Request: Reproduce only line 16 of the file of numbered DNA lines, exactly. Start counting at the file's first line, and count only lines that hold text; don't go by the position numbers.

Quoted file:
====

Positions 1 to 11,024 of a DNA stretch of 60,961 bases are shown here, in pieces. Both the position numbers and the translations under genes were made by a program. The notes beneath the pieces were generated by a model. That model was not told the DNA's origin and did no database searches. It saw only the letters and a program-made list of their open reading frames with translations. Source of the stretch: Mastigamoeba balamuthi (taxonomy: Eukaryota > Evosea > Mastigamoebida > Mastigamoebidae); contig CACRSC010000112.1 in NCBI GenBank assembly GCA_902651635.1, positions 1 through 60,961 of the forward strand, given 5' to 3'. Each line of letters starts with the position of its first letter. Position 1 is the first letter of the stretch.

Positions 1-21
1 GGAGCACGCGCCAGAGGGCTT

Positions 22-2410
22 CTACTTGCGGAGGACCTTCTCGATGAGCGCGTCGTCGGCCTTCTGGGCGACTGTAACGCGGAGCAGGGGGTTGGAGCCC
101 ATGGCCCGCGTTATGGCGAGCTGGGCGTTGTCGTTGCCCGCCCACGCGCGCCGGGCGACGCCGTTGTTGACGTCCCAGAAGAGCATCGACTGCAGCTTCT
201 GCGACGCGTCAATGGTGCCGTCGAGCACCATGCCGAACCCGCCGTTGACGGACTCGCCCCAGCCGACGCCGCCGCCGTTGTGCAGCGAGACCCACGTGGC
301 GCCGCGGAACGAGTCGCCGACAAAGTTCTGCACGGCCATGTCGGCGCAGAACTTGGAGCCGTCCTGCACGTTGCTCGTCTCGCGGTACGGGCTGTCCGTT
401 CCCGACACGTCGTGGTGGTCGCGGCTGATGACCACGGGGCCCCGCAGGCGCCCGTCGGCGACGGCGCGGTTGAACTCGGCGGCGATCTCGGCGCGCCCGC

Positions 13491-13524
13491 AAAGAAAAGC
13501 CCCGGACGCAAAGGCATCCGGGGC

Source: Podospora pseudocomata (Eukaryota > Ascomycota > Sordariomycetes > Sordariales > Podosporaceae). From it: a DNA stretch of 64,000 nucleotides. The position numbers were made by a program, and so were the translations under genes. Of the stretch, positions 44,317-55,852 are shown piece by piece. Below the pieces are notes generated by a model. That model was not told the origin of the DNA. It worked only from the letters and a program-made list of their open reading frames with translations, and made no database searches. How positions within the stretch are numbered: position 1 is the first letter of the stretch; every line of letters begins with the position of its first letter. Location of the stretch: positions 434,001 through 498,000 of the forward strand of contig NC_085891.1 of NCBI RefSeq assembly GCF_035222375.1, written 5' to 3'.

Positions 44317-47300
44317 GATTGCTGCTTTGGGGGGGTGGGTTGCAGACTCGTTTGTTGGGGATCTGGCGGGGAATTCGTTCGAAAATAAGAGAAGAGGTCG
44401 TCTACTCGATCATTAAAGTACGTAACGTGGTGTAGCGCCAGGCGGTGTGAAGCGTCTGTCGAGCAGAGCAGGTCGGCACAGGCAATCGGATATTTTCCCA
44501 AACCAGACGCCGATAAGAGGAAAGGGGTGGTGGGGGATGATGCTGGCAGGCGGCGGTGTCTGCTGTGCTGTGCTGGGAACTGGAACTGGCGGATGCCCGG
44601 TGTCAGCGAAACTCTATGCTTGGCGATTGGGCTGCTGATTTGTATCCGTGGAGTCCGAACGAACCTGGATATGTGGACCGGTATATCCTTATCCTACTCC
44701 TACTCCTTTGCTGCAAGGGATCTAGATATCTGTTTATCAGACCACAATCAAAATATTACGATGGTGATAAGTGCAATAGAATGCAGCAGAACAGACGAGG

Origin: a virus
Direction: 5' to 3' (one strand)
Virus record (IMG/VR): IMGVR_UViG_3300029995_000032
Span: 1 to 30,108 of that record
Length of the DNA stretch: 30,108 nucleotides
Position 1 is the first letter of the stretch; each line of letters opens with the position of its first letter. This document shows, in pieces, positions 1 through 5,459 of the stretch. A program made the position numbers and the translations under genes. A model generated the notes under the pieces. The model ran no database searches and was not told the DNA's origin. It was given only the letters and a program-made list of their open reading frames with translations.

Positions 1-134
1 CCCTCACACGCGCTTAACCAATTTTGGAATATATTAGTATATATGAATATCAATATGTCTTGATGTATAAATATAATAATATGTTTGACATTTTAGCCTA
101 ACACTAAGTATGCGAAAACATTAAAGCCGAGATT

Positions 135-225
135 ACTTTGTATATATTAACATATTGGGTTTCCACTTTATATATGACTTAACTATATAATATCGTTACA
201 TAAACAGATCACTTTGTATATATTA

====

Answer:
44401 TCTACTCGATCATTAAAGTACGTAACGTGGTGTAGCGCCAGGCGGTGTGAAGCGTCTGTCGAGCAGAGCAGGTCGGCACAGGCAATCGGATATTTTCCCA